Arch – This is a body position in which the hips are pushed forward & the back muscles are contracted. An arch can be executed in an upright, inverted, or prone position & in almost any gymnastics skill.
Closed – This refers to the angles that any body part can create in gymnastics. A closed angle is whenever a joint is bent, such as in a tuck, when the knees and hips are bent. Those would both be closed angles.
Coupé – This is a dance term that is often used in gymnastics. In a coupé, the gymnast stands on 1 foot while the other points &the toe lightly touches the inside ankle of the balancing leg.
Hollow – This is a body position that is the opposite of an arch. In this position, the belly & chest are hollowed out, or pulled in & the hips are pulled forward. The back of the gymnast’s waist appears rounded when done correctly.
Neutral – This refers to head position. The head is neither down nor up, one side, nor the other. Rather, the head is in that in-between stage of appearing to look straight ahead.
Open - This refers to the angles that any body part can create in gymnastics. In contrast to a closed angle, an open body angle is any straight line that a joint creates during a skill. An open angle is ideal for many gymnastics skills such as handstands, layouts, or tap swings.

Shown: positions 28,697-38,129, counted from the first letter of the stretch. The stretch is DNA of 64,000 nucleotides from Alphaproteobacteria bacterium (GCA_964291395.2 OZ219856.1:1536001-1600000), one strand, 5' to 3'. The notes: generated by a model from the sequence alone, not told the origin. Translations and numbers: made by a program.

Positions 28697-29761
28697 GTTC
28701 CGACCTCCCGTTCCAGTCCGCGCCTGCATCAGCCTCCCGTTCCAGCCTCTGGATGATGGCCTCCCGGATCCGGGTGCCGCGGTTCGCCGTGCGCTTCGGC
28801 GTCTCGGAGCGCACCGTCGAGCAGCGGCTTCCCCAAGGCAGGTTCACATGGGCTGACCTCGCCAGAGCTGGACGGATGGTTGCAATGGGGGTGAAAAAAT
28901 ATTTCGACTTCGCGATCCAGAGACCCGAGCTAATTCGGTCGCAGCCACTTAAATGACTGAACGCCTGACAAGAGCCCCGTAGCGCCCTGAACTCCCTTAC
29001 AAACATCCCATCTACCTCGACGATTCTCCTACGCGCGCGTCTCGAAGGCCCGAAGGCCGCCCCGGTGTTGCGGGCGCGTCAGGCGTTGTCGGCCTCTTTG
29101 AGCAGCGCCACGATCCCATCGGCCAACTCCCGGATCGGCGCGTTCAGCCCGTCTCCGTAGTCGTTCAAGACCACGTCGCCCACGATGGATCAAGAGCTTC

Pike – This is a body position in which the hips are bent so the legs are in front of the gymnast. A pike can be of varying degrees and can be executed in many gymnastics skills.
Relevé – This is a dance term that is often used in gymnastics. In a relevé, the gymnast is standing on toes and has straight legs.
Set – the gymnast reaches up to where s/he wants to initiate his/her flip in the air. If the set is not high enough, the flip will be quite low. The set needs to be at the appropriate angle, as well. For example, the set for a back layout is slightly back from a back tuck, yet the desired height is still the same.
Spot – This term has 2 definitions:
1) A coach’s assistance in a gymnast’s attempt to execute a gymnastics skill. Spotting can range from form spotting, which is manipulating the gymnast’s body into a proper position to better execute a skill, to safety spotting, which is catching the gymnast in midair to prevent injury.
2) The gymnast searches for a point on the opposite wall or floor before initiating a turn or rotation, then, while coming out of that rotation, searches for that spot again to help orient himself/herself in the air.
Straddle – This is a body position in which the gymnast’s legs are spread apart & straight. In a straddle sit or jump, there is also a pike at the hips. This position can be achieved throughout many skills.
Tuck – This is a body position in which the gymnast’s knees & hips are bent so that the knees are pulled in close to the chest. This position can be achieved in many skills.